Director/scr: Emmanuel Courcol, France. 2016. 103 mins
The consequences of war are impossible to escape at home or abroad in Ceasefire (Cessez Le Feu), a handsomely crafted, quietly affecting period drama from writer/director Emmanuel Courcol. The aftermath of the First World War is explored through the life of a family touched by its horrors and sacrifices in a prestige, thoroughly respectable production that should be welcomed by an older audience but might also resonate with a younger generation all too familiar with violence and the physical and emotional scars it inflicts.
Flitting between Nantes and events in West Africa, Courcol creates an elegant narrative that builds towards a satisfying conclusion
The range of characters and sweep of incidents in Ceasefire suggest that it must be based on a novel, but it is an original screenplay by Courcol, a prolific actor and writer who was Cesar nominated for his screenplay for Welcome (2009). His first feature as a director reveals a confident touch and a belief in the power of good, old-fashioned storytelling.
Ceasefire begins amidst the chaos and carnage of trench warfare in Argonne in 1916. Georges Laffont (Romain Duris) attempts to steady nerves and provide the leadership his soldiers require. Shells fall, lives are lost and Georges stumbles through the aftermath covered in the brains of a fallen comrade. We next find him in West Africa in the early 1920s, putting physical and emotional distance between himself and the world he once knew. Heavily bearded, toasted by the sun and looking like Robinson Crusoe after a long exile, he has immersed himself in the local culture and even found a Man Friday in Diofo (Wabinie Nabie), a fellow survivor of the Great War.
Even here, though, violence and loss still find Georges, who eventually returns to the family home in Nantes where his invalid brother Marcel (Gregory Gadebois) lives with their ailing mother Louise (Maryvonne Schiltz). Trying to re-engage with his family is a process marked by guilty confrontations, loss, romance and the universal desire to once again embrace life’s possibilities.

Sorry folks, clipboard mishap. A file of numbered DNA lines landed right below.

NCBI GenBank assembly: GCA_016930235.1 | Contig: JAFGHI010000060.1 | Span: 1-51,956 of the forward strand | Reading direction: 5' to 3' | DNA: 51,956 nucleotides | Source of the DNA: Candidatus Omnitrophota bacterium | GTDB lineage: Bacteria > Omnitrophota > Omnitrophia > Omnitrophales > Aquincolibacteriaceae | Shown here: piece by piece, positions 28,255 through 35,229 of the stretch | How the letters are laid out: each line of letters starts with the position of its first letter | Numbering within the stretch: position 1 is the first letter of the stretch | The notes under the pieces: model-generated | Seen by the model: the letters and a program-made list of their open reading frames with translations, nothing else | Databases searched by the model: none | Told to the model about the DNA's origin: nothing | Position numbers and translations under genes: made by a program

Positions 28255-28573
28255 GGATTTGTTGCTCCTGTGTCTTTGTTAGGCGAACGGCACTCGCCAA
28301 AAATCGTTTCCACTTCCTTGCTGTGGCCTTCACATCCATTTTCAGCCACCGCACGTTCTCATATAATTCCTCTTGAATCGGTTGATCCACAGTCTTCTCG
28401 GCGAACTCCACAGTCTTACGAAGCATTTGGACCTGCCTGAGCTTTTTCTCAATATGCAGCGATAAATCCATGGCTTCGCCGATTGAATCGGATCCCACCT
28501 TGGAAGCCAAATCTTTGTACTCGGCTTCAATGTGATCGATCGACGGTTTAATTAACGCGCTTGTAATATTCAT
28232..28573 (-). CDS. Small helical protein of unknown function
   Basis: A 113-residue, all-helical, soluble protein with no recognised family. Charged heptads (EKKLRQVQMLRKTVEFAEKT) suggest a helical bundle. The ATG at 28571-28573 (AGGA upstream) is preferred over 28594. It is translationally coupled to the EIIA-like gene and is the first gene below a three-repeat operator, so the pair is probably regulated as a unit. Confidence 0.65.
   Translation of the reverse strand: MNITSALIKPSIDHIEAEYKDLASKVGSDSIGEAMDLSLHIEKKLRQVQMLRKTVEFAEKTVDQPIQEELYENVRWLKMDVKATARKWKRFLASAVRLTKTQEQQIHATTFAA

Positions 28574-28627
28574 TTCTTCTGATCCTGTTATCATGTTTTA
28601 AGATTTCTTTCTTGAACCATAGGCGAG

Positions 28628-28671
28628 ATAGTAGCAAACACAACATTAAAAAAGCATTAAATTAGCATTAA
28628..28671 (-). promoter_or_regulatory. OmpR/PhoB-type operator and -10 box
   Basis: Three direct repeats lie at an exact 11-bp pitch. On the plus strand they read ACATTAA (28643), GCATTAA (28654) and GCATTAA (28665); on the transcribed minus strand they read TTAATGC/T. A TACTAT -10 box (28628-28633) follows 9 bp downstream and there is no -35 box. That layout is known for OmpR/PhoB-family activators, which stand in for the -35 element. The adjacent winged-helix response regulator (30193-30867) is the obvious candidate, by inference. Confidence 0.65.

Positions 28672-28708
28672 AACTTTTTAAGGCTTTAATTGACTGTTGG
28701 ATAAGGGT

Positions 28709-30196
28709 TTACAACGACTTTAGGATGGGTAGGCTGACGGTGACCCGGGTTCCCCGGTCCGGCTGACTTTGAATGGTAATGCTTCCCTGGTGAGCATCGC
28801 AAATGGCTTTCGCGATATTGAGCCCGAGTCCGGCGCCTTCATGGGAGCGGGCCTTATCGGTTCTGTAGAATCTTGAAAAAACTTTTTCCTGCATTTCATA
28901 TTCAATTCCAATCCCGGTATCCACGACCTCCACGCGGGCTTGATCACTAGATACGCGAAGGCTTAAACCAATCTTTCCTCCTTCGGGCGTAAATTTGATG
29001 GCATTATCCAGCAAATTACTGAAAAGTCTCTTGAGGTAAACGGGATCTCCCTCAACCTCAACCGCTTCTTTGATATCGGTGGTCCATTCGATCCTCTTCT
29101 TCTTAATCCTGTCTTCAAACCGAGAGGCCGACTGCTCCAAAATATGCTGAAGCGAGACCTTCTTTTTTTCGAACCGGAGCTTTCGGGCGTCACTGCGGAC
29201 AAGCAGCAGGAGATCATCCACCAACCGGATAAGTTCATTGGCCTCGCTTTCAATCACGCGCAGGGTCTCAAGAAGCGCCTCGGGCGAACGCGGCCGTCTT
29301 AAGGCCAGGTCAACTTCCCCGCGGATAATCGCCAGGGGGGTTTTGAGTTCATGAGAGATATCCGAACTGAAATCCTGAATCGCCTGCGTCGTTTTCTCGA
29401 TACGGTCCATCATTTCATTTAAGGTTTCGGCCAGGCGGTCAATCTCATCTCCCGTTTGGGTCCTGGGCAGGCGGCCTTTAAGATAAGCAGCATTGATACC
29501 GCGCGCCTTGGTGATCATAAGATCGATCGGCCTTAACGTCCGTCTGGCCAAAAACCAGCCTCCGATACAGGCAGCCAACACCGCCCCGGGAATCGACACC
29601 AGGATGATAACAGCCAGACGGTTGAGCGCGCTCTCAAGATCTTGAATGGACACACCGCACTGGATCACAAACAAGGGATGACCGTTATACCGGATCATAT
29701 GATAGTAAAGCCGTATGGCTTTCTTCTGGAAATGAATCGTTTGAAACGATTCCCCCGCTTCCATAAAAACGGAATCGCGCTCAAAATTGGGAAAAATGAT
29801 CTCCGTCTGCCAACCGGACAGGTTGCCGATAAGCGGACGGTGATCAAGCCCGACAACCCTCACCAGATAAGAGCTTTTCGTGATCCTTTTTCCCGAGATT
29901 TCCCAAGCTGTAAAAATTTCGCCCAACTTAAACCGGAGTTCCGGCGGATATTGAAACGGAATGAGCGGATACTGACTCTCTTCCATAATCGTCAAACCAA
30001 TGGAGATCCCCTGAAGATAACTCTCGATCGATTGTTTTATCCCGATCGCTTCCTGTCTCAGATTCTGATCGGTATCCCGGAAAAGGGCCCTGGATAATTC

Just in terms of exploring the national mood of the France in the 1920s, Ceasefire has affinities with Bertrand Tavernier’s La Vie Et Rien D’Autre (1989) and Pierre Lemaitre’s Prix Goncourt winning novel The Great Swindle (2013). Ceasefire may appear to cover familiar territory, but Courcol makes a convincing case that the period still has tales to yield and lessons to be taught. His film is sincere and respectable but also ultimately moving in its theme of individual lives changed forever by global conflicts.
The film is beautifully shot by Tom Stern and the scenes in Nantes have the feel of something Pagnol might have written or Renoir might have filmed. The production design by Mathieu Menut also shows a real eye for detail with homes feeling cluttered and lived in and a rich, dark feel provided by the thick patterned wallpapers and heavy drapes. It is very pleasing to the eye in its evocation of the period but it also feels right.
Courncol is very well served by a smartly-cast ensemble. Romain Duris has always brought the air of a blithe spirit to his roles and it works for Georges. In a jazzy, nightclub scene in 1920s Paris with sweaty patrons in search of their pleasures, a dapper Georges in black tie has the enigmatic air of a Gatsby. What horrors has he witnessed? What acts has he committed? What scars does he bear? The casting is spot-on throughout from Gregory Gadebois’s immensely touching performance as Georges’s gentle giant of a brother to Celine Sallette as Helene, the boldly determined sign language teacher who makes such an impression on both brothers.
Flitting between Nantes and events in West Africa, Courcol creates an elegant narrative that builds towards a satisfying conclusion.
Production Companies: Polaris Film
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Producer: Christophe Mazodier
Cinematography: Tom Stern
Editors Geraldine Retif, Guerric Catala
Production design Mathieu Menut
Music Jerome Lemmonier
Main cast Romain Duris, Gregory Gadebois, Celine Salette, Julie-Marie Parmentier